Tuesday, May 31, 2016

Politicians Take It Easy in 1835

Tuesday, May 31, 2016
Taking It Easy
 Loretta reports:

Figaro in London was one of several 19th-century publications featuring satire and caricature. Among the  famous names in this business were George Cruikshank (whose caricatures have often adorned our blog posts), William Hone, and Leigh Hunt.

Since we’re unfamiliar with the individuals and issues being mocked, with varying degrees of savagery, much of the satire can be impenetrable to us.

In this case, though, I think readers will have no problem relating to Figaro’s satire about legislators—fair or unfair—who seem to have mastered the art of, as Charles Dickens put it, How Not To Do It (please scroll down to Chapter X).
Lord Melbourne

Lord Russell

Images: Head shot of Lord Melbourne from Wikipedia (detail from copy of larger portrait by John Partridge at National Portrait Gallery).

Head shot of Lord Russell via Wikipedia (detail from larger portrait by Lowes Cato Dickinson at National Portrait Gallery).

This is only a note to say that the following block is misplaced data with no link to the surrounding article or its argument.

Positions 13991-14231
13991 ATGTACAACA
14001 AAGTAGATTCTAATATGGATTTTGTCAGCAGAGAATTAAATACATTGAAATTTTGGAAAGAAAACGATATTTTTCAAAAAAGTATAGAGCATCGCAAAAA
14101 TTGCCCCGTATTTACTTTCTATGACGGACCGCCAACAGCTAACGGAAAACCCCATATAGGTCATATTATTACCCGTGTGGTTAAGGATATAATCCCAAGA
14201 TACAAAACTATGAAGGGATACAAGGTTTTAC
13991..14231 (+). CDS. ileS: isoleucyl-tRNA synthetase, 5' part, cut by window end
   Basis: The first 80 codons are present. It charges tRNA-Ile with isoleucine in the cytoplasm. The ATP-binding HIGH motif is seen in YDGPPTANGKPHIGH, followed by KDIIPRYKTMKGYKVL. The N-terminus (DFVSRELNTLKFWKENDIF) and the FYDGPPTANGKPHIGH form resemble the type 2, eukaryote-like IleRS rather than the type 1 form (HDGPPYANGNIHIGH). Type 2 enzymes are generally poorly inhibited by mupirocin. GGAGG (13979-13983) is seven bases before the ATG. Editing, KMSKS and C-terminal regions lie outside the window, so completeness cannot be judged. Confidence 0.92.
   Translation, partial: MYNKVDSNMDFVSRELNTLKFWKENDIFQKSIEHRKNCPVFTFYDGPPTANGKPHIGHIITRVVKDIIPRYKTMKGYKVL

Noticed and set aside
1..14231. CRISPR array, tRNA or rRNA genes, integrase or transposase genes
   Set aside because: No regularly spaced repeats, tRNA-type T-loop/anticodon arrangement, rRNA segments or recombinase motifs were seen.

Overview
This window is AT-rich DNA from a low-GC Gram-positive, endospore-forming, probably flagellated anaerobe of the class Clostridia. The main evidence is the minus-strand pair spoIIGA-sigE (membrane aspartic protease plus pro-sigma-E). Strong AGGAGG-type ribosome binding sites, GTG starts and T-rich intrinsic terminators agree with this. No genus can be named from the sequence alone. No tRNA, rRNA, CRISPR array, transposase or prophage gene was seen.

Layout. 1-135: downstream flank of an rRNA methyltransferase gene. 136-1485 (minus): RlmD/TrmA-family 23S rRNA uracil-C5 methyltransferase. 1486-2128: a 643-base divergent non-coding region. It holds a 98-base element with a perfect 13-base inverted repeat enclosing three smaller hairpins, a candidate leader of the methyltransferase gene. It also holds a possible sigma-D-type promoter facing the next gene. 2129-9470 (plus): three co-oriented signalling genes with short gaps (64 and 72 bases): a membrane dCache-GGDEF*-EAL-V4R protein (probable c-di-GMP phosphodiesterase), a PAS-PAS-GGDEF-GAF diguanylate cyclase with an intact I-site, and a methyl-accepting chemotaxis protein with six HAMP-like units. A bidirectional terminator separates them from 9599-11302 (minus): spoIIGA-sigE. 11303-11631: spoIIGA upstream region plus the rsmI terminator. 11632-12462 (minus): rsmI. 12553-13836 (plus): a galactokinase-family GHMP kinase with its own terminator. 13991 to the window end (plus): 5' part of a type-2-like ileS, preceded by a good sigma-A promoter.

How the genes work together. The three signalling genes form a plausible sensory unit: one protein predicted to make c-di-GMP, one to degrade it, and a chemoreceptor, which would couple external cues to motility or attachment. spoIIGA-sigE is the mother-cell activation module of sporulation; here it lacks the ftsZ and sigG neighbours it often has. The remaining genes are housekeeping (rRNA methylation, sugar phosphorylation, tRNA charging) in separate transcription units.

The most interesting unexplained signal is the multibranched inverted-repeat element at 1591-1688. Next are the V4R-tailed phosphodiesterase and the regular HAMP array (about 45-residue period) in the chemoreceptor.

If you look  up these gentlemen at the National Portrait Gallery, you’ll find numerous paintings and sketches, including somewhat younger versions of themselves, closer to the time of the Figaro piece.

Satiric image, "Taking It Easy ," from Figaro in London.

Clicking on the image will enlarge it.  Clicking on the caption will allow you to read at the source, where you can learn more and enlarge images as needed.


Regencyresearcher said...

An opposition newspaper, I presume?
I think politicians must be a breed with similar characteristics no matter the country thiugh wasn't 1835 part of the reform parliamrnt?
You always have interesting material.

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